The US dollar's steady decline in value against the euro and other key currencies may cause agony in European capitals, but there is little sign it is rising to the level of a major policy concern in Washington.
Analysts say the steady depreciation not only remains orderly, but also carries the potential to help America get its whopping trade and current account deficits - which are widely criticised in Europe - back into better balance.
"I think on balance there are far more positives for the United States in what is going on in currencies than there are negatives," said economist Greg Valliere of Schwab Washington Research Group.
The euro broke above the $1.25 barrier for the first time on Monday, and late on Tuesday was trading at around $1.2550.
The euro's strength and the dollar's dive come before a 6-7 February meeting in Boca Raton, Florida, of the Group of Seven finance ministers where currency issues are always discussed.
The G7 consists of the United States, Britain, Canada, France, Germany, Italy and Japan.
US endorses fall
In just under a year since taking office last January, Treasury Secretary John Snow has toned down the former hard-line US commitment to a "strong dollar," effectively endorsing the fall by saying its value "reflects the fundamentals of the demand and supply for currencies".
Snow replaced former Treasury Secretary Paul O'Neill, who resigned under White House fire before Christmas last year.
"It makes sense, given that inflation has been low and interest rates are at low levels, so under those circumstances a logical response would be to favour a weaker dollar"
"Long term, the weakness of our trade and current account imbalances meant we had to reverse course (on currency policy) so what we're seeing is a natural process and not something that should cause a lot of alarm," said Greg Mastel, an international trade adviser with Washington law firm Miller and Chevalier.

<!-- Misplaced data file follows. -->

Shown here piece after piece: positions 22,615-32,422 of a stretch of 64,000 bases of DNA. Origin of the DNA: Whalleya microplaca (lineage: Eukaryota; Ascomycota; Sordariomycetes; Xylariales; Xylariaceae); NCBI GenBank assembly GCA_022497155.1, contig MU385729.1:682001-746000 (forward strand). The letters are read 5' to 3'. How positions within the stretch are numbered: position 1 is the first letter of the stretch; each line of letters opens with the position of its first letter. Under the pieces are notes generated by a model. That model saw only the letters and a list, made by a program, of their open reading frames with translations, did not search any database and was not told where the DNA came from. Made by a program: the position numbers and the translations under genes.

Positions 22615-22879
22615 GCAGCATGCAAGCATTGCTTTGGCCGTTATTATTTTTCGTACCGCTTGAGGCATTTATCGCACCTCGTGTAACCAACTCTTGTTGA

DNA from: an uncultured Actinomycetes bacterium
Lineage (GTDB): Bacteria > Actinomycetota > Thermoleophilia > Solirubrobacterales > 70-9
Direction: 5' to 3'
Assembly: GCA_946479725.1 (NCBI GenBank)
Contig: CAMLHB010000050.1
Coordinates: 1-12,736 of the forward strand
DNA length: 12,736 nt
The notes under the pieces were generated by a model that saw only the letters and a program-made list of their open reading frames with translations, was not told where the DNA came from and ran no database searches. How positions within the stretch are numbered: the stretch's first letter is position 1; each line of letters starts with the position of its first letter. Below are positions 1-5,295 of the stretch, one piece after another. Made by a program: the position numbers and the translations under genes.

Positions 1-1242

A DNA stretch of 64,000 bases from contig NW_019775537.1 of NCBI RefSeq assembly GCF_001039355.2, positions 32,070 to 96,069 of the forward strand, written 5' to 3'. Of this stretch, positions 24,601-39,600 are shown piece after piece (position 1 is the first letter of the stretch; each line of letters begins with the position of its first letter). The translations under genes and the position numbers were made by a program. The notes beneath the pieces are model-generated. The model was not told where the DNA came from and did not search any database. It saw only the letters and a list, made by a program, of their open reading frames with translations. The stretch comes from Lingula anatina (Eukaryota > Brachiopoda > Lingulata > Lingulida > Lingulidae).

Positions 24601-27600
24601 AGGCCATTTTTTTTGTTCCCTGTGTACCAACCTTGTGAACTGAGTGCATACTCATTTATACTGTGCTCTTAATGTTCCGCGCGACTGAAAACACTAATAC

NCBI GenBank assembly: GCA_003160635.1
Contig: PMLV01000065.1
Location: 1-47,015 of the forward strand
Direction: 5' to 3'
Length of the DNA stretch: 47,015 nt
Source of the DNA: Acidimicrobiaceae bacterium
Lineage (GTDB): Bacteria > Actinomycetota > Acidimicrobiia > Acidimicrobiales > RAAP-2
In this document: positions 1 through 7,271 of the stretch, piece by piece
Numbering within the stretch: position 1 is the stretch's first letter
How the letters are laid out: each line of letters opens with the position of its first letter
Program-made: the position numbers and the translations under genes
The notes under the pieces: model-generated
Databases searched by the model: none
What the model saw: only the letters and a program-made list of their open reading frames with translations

"It makes sense, given that inflation has been low and interest rates are at low levels, so under those circumstances a logical response would be to favour a weaker dollar," Mastel added, since it means there is little or no risk of importing price pressures and a better chance of boosting US exports.
Economist Allen Sinai of Decision Economics Inc in Boston wrote this week that the Bush administration had an evident policy of "benign neglect, if not outright approval" of a cheaper dollar.
He added the US stance was a legitimate one.
"It is patently clear that the administration does not mind a declining dollar, so long as it is 'orderly'," Sinai said.
"At this stage, a lower dollar should increase exports, help manufacturing, increase US economic growth, not be a problem for inflation and if financial troubles occur, they would only do so from time to time," Sinai said.
Valliere similarly said that he saw no indication of official unease over the dollar weakening, possibly because there seemed to be no likelihood of a surge in inflation as can happen when a cheaper dollar makes imports more costly.
"The more relevant point might be whether the Europeans or Japanese start to cry 'uncle' and ask for coordinated intervention or for Snow to at least say the dollar slide has gone far enough," Valliere said.
"But frankly, I don't see any sign that this is becoming a major issue for Washington," he added.